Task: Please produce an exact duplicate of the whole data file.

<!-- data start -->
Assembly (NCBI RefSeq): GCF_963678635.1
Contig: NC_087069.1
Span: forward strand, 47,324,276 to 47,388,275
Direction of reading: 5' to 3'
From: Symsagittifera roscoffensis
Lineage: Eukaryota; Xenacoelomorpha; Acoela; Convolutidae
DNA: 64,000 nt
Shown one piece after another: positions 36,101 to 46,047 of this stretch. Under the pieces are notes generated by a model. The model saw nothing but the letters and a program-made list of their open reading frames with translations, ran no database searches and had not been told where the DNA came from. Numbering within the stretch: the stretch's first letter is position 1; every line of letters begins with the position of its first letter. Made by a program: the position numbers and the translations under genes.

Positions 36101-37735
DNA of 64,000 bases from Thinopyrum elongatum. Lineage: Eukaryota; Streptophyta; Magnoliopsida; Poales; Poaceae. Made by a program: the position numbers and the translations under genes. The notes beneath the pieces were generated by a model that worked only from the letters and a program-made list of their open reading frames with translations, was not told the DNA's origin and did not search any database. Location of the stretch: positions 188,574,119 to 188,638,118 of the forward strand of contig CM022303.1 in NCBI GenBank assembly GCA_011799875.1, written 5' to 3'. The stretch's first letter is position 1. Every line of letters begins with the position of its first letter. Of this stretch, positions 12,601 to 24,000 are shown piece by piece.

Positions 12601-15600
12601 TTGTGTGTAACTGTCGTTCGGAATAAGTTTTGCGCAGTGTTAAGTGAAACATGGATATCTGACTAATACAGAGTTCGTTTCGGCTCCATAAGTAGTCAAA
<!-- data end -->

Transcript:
Assembly (NCBI RefSeq): GCF_963678635.1
Contig: NC_087069.1
Span: forward strand, 47,324,276 to 47,388,275
Direction of reading: 5' to 3'
From: Symsagittifera roscoffensis
Lineage: Eukaryota; Xenacoelomorpha; Acoela; Convolutidae
DNA: 64,000 nt
Shown one piece after another: positions 36,101 to 46,047 of this stretch. Under the pieces are notes generated by a model. The model saw nothing but the letters and a program-made list of their open reading frames with translations, ran no database searches and had not been told where the DNA came from. Numbering within the stretch: the stretch's first letter is position 1; every line of letters begins with the position of its first letter. Made by a program: the position numbers and the translations under genes.

Positions 36101-37735
DNA of 64,000 bases from Thinopyrum elongatum. Lineage: Eukaryota; Streptophyta; Magnoliopsida; Poales; Poaceae. Made by a program: the position numbers and the translations under genes. The notes beneath the pieces were generated by a model that worked only from the letters and a program-made list of their open reading frames with translations, was not told the DNA's origin and did not search any database. Location of the stretch: positions 188,574,119 to 188,638,118 of the forward strand of contig CM022303.1 in NCBI GenBank assembly GCA_011799875.1, written 5' to 3'. The stretch's first letter is position 1. Every line of letters begins with the position of its first letter. Of this stretch, positions 12,601 to 24,000 are shown piece by piece.

Positions 12601-15600
12601 TTGTGTGTAACTGTCGTTCGGAATAAGTTTTGCGCAGTGTTAAGTGAAACATGGATATCTGACTAATACAGAGTTCGTTTCGGCTCCATAAGTAGTCAAA